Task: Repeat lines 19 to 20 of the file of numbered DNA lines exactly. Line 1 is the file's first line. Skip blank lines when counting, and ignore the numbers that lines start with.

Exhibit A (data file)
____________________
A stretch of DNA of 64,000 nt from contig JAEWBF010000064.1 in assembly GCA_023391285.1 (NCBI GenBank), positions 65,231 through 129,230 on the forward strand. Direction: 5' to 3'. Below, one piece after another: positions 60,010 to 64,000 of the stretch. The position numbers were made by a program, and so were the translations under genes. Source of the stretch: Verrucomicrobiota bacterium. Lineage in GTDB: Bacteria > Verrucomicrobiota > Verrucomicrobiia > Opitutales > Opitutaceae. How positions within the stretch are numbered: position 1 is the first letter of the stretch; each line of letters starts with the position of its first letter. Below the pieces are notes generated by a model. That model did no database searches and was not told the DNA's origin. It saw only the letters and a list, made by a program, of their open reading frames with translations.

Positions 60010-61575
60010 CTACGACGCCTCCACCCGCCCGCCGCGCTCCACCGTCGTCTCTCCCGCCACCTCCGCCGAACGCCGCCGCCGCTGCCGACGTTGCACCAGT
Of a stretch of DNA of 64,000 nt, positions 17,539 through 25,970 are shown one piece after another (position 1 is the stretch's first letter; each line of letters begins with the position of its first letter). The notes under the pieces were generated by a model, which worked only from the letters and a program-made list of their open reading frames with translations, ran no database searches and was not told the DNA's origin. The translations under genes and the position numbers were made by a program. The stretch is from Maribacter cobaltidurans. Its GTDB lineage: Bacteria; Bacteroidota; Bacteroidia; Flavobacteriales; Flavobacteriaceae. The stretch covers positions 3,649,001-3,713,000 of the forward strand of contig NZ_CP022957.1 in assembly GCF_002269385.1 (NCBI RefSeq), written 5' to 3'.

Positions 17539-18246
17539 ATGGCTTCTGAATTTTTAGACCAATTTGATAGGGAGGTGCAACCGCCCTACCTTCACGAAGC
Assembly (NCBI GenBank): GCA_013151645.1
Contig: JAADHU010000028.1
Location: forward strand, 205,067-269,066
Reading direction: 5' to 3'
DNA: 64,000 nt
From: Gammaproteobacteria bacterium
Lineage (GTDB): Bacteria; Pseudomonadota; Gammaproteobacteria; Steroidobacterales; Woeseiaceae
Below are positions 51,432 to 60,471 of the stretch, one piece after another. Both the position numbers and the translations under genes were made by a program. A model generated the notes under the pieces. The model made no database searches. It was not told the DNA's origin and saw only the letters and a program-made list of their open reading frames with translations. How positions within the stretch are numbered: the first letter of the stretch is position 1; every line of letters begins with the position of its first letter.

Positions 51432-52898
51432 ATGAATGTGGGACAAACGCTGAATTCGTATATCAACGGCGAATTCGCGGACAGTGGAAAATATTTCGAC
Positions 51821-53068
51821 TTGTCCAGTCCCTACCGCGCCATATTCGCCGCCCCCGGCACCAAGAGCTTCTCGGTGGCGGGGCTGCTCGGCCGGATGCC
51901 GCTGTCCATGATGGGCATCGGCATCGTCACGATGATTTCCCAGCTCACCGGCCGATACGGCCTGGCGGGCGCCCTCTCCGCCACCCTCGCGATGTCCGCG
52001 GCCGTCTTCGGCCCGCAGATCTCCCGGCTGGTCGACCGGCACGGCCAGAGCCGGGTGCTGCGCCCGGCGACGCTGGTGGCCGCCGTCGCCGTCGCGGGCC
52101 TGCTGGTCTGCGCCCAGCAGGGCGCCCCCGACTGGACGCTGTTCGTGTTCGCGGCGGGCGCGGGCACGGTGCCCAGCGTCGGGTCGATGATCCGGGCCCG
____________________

51901 GCTGTCCATGATGGGCATCGGCATCGTCACGATGATTTCCCAGCTCACCGGCCGATACGGCCTGGCGGGCGCCCTCTCCGCCACCCTCGCGATGTCCGCG
52001 GCCGTCTTCGGCCCGCAGATCTCCCGGCTGGTCGACCGGCACGGCCAGAGCCGGGTGCTGCGCCCGGCGACGCTGGTGGCCGCCGTCGCCGTCGCGGGCC